The proposed guidelines would cover letters requested by other IFIs, creditors or donors, and formal statements at creditor/donor meetings that are being prepared in advance; they would not extend to oral comments by Fund staff at World Bank Board meetings or at local creditor/donor meetings in member countries.

11

The Role of the Fund in Assisting Members with Commercial Banks and Official Creditors (EBS/85/173, 7/23/85).

12

Summing Up by the Chairman, Biennial Review of the Fund’s Surveillance Policy, Executive Board Meeting 93/15, January 29, 1993 (SUR/93/15, 2/3/93).

13

Interim reports—i.e., between Article IV consultations—were to be issued to the Board for information only.

14

In a number of other cases (Mexico, Ecuador), the use of enhanced surveillance was approved by the Board but not activated because subsequent developments led the authorities to request a Fund arrangement.

15

The Chairman’s Summing Up at the Conclusion of the 1987 Article IV Consultation with Venezuela,Executive Board Meeting 88/2, January 6, 1988 (SUR/88/9, 1/28/88); The Acting Chairman’s Summing Up at the Conclusion of the Midyear Consultation with Yugoslavia under Enhanced Surveillance,Executive Board Meeting 86/134, August 8, 1986 (SUR/86/83, 8/14/86) and The Chairman’s Summing Up at the Conclusion of the 1987 Mid-year Consultation with Yugoslavia under Enhanced Surveillance,Executive Board Meeting 87/126, August 31, 1987 (SUR/87/92, 9/2/87); The Acting Chairman’s Summing Up at the Conclusion of the 1989 Article IV Consultation with Uruguay under the Procedures for Enhanced Surveillance,Executive Board Meeting 89/123, September 12, 1989 (SUR/89/72, 10/3/89); The Chairman’s Summing Up at the Conclusion of the 1993 Article IV Consultation with Ghana,Executive Board Meeting 93/99, July 14, 1993 (SUR/93/72, 7/16/93); The Acting Chairman’s Summing Up at the Conclusion of the 1994 Article IV Consultation with Bangladesh,Executive Board Meeting 95/11, February 1, 1995 (SUR/95/14, 2/6/95).

16

The Acting Chairman’s Summing Up at the Conclusion of the 1987 Article IV Consultation with Yugoslavia,Executive Board Meeting 88/88, June 1, 1988 (SUR/88/49, 6/3/88) and Yugoslavia—Stand-By Arrangement, Decision No. 8884-(88/88), adopted June 1, 1988 (DEC/8884, 6/1/88).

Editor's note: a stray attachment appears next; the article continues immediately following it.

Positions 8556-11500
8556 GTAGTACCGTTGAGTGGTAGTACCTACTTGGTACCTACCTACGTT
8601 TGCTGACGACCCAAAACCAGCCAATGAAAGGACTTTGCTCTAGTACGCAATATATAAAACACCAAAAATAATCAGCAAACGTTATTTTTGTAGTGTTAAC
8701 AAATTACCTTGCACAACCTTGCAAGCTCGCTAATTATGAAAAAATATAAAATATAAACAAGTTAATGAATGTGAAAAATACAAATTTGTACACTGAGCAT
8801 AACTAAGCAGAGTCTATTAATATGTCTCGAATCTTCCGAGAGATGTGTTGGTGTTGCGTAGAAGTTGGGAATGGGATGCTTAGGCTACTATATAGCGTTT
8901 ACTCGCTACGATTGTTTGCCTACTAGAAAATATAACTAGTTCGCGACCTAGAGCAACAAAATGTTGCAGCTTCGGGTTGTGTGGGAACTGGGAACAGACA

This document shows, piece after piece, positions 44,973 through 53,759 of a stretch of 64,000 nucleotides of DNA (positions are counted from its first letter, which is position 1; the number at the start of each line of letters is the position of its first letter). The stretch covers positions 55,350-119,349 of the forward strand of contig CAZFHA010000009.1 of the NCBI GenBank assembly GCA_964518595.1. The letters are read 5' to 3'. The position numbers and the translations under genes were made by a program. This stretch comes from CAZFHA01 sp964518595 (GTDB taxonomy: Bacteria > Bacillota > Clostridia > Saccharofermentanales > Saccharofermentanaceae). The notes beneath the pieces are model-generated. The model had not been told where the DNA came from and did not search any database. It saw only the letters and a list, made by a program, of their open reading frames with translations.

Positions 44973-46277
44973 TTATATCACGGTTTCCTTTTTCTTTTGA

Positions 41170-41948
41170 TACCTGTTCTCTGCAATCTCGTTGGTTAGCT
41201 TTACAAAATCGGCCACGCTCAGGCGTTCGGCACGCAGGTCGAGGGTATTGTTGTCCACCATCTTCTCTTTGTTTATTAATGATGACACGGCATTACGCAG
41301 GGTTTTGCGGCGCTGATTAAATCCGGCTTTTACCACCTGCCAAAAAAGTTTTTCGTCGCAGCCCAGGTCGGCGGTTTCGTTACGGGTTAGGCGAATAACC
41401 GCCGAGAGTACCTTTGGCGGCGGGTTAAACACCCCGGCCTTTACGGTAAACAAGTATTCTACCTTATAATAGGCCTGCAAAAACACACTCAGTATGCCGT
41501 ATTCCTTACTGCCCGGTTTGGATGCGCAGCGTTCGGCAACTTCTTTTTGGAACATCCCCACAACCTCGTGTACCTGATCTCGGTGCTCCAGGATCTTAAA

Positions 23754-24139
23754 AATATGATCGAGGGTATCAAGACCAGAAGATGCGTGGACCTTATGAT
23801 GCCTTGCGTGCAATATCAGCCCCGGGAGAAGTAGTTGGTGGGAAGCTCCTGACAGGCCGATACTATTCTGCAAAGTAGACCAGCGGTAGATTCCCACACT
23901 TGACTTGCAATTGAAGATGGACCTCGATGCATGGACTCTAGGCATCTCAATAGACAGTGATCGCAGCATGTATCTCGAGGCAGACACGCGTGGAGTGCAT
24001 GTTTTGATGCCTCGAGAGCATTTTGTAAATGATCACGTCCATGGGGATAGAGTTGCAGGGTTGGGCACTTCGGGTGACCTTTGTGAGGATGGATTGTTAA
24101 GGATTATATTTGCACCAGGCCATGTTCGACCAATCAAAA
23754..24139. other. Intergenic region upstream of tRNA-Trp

17

The Chairman’s Summing Up at the Conclusion of the Midterm Review of the Bangladesh Authorities’ Program Monitored under the Enhanced Surveillance Procedures,Executive Board Meeting 94/35, April 15, 1994 (SUR/94/44, 5/3/94).

18

The Chairman’s Summing Up of the Discussion of the Review of Enhanced Surveillance,Executive Board Meeting 89/13, February 8, 1989 (SUR/89/8, 2/13/89).

19

Summing Up by the Chairman: Precautionary Arrangements, Enhanced Surveillance, and Program Monitoring; and Need as a Condition for the Use of Fund Resources, Executive Board Meeting 95/2, January 9, 1995 (SUR/95/2, 1/13/95).

20

Overdue Financial Obligations to the Fund—Further Consideration of Modalities of the Cooperative Approach (EBS/89/10, 1/27/89).

21

Overdue Financial Obligations to the Fund—Operational Modalities of the “Rights” Approach (EBS/90/102, 5/29/90).

22

Review of the Fund’s Strategy on Overdue Financial Obligations (EBS/01/122, 7/23/01).

23

Concluding Remarks by the Chairman; Short-Term Financing Facility; Executive Board Meeting 94/104, November 30, 1994 (BUFF/94/112, 12/8/94).

24

Need as a Condition for the Use of Fund Resources (SM/94/299, 12/16/94).

25

Biennial Review of the Implementation of the Fund’s Surveillance over Members’ Exchange Rate Policies and of the 1977 Surveillance Decision (SM/97/53, 2/19/97).

26

Staff-Monitored Programs—A Proposed Framework (EBS/98/137, 8/6/98).

27

Staff-Monitored Programs—Follow-Up and Guidance to the Staff (EBS/98/201, 11/25/98).

28

In addition, there were two SMPs with non-members: Faroe Islands in 1992-93 and Netherlands Antilles in 1997.

29

Biennial Review of the Implementation of the Fund’s Surveillance and of the 1977 Surveillance Decision—Overview (SM/02/82, 3/14/02).

30

Minutes of Executive Board Meeting 02/37 (EBM/02/37, 6/12/02).

31

The World Bank’s internal operational policy on adjustment lending is described in the Bank’s Operational Directive OD8.60 of 1992.

Other Resources Citing This Publication